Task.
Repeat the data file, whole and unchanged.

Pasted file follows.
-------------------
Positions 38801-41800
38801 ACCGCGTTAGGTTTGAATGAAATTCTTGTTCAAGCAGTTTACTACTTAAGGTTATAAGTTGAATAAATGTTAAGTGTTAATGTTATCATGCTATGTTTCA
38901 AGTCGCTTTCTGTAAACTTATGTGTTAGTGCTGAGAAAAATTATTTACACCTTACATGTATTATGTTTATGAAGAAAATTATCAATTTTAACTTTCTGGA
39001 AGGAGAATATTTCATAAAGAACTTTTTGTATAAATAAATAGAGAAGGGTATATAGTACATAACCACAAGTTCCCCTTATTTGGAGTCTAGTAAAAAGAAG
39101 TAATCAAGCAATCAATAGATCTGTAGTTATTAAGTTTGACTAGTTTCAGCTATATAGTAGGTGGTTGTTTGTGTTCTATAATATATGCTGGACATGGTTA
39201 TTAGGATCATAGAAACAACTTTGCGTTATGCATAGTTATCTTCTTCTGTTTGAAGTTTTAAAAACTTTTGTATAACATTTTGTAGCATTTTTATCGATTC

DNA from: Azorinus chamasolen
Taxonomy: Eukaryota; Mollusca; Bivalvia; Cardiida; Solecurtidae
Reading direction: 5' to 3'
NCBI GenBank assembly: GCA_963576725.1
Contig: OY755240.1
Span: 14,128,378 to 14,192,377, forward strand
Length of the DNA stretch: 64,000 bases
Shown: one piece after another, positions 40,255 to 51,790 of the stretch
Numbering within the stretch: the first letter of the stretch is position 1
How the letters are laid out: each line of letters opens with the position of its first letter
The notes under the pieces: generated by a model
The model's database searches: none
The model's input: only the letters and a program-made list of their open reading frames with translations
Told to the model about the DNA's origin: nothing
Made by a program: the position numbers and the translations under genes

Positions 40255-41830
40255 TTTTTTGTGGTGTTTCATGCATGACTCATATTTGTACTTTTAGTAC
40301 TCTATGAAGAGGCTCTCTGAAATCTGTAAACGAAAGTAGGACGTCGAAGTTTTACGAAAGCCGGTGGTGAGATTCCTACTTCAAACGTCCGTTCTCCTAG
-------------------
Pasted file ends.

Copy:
Positions 38801-41800
38801 ACCGCGTTAGGTTTGAATGAAATTCTTGTTCAAGCAGTTTACTACTTAAGGTTATAAGTTGAATAAATGTTAAGTGTTAATGTTATCATGCTATGTTTCA
38901 AGTCGCTTTCTGTAAACTTATGTGTTAGTGCTGAGAAAAATTATTTACACCTTACATGTATTATGTTTATGAAGAAAATTATCAATTTTAACTTTCTGGA
39001 AGGAGAATATTTCATAAAGAACTTTTTGTATAAATAAATAGAGAAGGGTATATAGTACATAACCACAAGTTCCCCTTATTTGGAGTCTAGTAAAAAGAAG
39101 TAATCAAGCAATCAATAGATCTGTAGTTATTAAGTTTGACTAGTTTCAGCTATATAGTAGGTGGTTGTTTGTGTTCTATAATATATGCTGGACATGGTTA
39201 TTAGGATCATAGAAACAACTTTGCGTTATGCATAGTTATCTTCTTCTGTTTGAAGTTTTAAAAACTTTTGTATAACATTTTGTAGCATTTTTATCGATTC

DNA from: Azorinus chamasolen
Taxonomy: Eukaryota; Mollusca; Bivalvia; Cardiida; Solecurtidae
Reading direction: 5' to 3'
NCBI GenBank assembly: GCA_963576725.1
Contig: OY755240.1
Span: 14,128,378 to 14,192,377, forward strand
Length of the DNA stretch: 64,000 bases
Shown: one piece after another, positions 40,255 to 51,790 of the stretch
Numbering within the stretch: the first letter of the stretch is position 1
How the letters are laid out: each line of letters opens with the position of its first letter
The notes under the pieces: generated by a model
The model's database searches: none
The model's input: only the letters and a program-made list of their open reading frames with translations
Told to the model about the DNA's origin: nothing
Made by a program: the position numbers and the translations under genes

Positions 40255-41830
40255 TTTTTTGTGGTGTTTCATGCATGACTCATATTTGTACTTTTAGTAC
40301 TCTATGAAGAGGCTCTCTGAAATCTGTAAACGAAAGTAGGACGTCGAAGTTTTACGAAAGCCGGTGGTGAGATTCCTACTTCAAACGTCCGTTCTCCTAG